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dabvu2498
07-09-2006, 10:48 PM
Did anyone check this out tonight? I'm wondering if it's worth staying up till midnight for?


From the Ballpark to the Battlefield: Baseball and World War II

Sunday, July 9 at 8 and 11 p.m. ET

Hosted by Oliver North

On the eve of the 2006 All-Star Game, FOX News presents a special edition of “War Stories.”

You’ll see how America’s national pastime — and the people who played it — helped boost the country’s morale and achieve victory in World War II. More than 500 major league players and 4,000 minor leaguers served in the military. Star players like Ted Williams, Bob Feller, Joe DiMaggio, and Warren Spahn traded one uniform for another.

“War Stories” sat down with some of baseball’s greatest legends to talk about those dark days. Hear how Hall of Famer and Cleveland Indian pitcher Bob Feller joined the Navy just two days after the attack on Pearl Harbor, sacrificing four years of an already legendary career. “Mr. Red Sox,” Johnny Pesky, tells how he and “The Splendid Splinter,” Ted Williams, both joined the Navy on the same day. Pesky fondly remembers his and Williams’ adventures in flight school.

Hall of Famer Monte Irvin and ten-year major league veteran Morrie Martin both recount life in Europe during the Battle of the Bulge.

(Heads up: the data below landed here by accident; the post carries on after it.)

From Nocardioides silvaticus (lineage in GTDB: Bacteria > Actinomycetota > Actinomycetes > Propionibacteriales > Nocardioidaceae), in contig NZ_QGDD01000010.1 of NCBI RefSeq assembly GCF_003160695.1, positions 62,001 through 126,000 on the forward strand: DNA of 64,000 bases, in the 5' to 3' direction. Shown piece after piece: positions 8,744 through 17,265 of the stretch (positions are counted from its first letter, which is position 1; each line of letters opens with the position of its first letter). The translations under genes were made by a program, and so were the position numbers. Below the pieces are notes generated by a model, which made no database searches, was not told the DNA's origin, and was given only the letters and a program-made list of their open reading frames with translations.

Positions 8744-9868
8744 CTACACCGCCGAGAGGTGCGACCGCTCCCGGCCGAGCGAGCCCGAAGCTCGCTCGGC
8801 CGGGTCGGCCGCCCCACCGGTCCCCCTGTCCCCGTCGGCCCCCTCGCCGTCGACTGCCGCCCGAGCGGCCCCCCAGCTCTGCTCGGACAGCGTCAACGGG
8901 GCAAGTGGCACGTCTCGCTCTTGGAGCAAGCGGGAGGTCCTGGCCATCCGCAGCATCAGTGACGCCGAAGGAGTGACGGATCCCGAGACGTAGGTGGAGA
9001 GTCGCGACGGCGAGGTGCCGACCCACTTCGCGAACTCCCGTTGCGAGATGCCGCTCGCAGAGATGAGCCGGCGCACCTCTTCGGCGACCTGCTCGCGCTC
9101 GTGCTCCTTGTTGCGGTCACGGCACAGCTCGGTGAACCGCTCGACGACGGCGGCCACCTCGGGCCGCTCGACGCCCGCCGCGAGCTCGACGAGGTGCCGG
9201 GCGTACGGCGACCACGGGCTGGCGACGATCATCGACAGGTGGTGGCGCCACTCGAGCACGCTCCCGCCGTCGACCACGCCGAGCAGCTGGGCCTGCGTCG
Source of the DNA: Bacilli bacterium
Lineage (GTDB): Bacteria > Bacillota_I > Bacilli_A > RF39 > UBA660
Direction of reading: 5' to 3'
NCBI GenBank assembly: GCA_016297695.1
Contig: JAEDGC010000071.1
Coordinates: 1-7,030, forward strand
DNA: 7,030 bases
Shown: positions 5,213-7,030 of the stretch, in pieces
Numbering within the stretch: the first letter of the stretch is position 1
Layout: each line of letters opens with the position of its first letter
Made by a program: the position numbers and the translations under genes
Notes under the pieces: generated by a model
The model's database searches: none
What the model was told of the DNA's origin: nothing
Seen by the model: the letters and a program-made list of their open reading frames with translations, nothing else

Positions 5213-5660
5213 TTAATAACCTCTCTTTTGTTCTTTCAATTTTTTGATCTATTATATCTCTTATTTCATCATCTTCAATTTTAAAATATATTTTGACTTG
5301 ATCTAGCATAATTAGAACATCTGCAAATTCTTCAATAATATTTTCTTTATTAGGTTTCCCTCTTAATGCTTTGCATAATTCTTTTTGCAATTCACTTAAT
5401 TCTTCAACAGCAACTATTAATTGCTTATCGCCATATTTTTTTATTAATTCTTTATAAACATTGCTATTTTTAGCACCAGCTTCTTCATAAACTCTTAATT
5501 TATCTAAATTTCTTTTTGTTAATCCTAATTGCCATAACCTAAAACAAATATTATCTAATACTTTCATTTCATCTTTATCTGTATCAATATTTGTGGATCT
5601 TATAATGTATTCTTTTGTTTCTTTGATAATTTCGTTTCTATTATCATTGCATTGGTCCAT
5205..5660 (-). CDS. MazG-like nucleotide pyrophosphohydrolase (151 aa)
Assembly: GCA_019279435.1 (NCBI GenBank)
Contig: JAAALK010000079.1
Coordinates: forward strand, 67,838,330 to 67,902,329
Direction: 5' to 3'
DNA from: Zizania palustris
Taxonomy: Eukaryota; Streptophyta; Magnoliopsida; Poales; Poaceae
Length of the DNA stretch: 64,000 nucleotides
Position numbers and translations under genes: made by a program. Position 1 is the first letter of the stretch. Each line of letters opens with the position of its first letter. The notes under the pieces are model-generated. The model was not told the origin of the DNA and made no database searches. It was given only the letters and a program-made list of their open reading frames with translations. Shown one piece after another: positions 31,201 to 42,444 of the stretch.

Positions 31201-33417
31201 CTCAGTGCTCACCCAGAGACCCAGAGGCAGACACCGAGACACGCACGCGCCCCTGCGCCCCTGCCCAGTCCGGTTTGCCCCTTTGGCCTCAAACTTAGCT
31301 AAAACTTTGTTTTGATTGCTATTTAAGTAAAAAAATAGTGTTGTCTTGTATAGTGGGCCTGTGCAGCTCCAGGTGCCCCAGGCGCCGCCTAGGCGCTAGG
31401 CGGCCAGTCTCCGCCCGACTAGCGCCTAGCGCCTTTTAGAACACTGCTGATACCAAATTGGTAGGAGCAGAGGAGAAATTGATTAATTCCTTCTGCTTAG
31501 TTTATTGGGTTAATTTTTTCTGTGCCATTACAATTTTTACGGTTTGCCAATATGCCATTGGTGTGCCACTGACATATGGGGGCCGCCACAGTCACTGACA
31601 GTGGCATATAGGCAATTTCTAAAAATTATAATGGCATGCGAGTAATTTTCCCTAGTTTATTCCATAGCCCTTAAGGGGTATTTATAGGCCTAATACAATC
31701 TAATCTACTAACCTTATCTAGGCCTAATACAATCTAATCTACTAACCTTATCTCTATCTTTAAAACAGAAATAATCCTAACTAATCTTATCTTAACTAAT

Hall of Fame announcers Ernie Harwell and Jerry Coleman talk about life in the Marine Corps. Coleman would also serve in Korea, making him the only major league player to see combat in two wars.

Boston Red Sox centerfielder Dominic DiMaggio talks about his fight to join the Navy and growing up in the shadow of his famous brother, “The Yankee Clipper,” Joe DiMaggio. And legendary New York Yankee and ten time World Series champion Yogi Berra recalls the monumental Normandy invasion in this inspiring “War Stories” special “From the Ballpark to the Battlefield: Baseball and World War II.”



http://www.foxnews.com/printer_friendly_story/0,3566,201943,00.html

dman
07-10-2006, 12:15 AM
There's a good reason that Tom Brokaw considered people from this era to be the Greatest Generation. My salutations and thanks to all men and women from this era, and especially to those who served in WWII. Although I'm a veteran, I don't fell even remotely worthy of being called such in comparison with these folks.

RedsBaron
07-10-2006, 07:55 AM
I'm doing all this by memory, as my baseball books are currently boxed up, but I believe that Hank Greenberg had enlisted in the military, only to be discharged on Dec. 6, 1941; after the Japanese attack on Pearl Harbor, Greenberg immediately re-enlisted and served in the military until mid-1945. Greenberg was one of the first soldiers or sailors to then be discharged, and hit a HR to lead the Tigers to a season ending victory to win the AL pennant, with the Tigers then going on to win the World Series over the Cubs.
Warren Spahn was once accused by a manager of having "no guts," prompting Spahn to recall his combat service at places such as the Battle of the Bulge.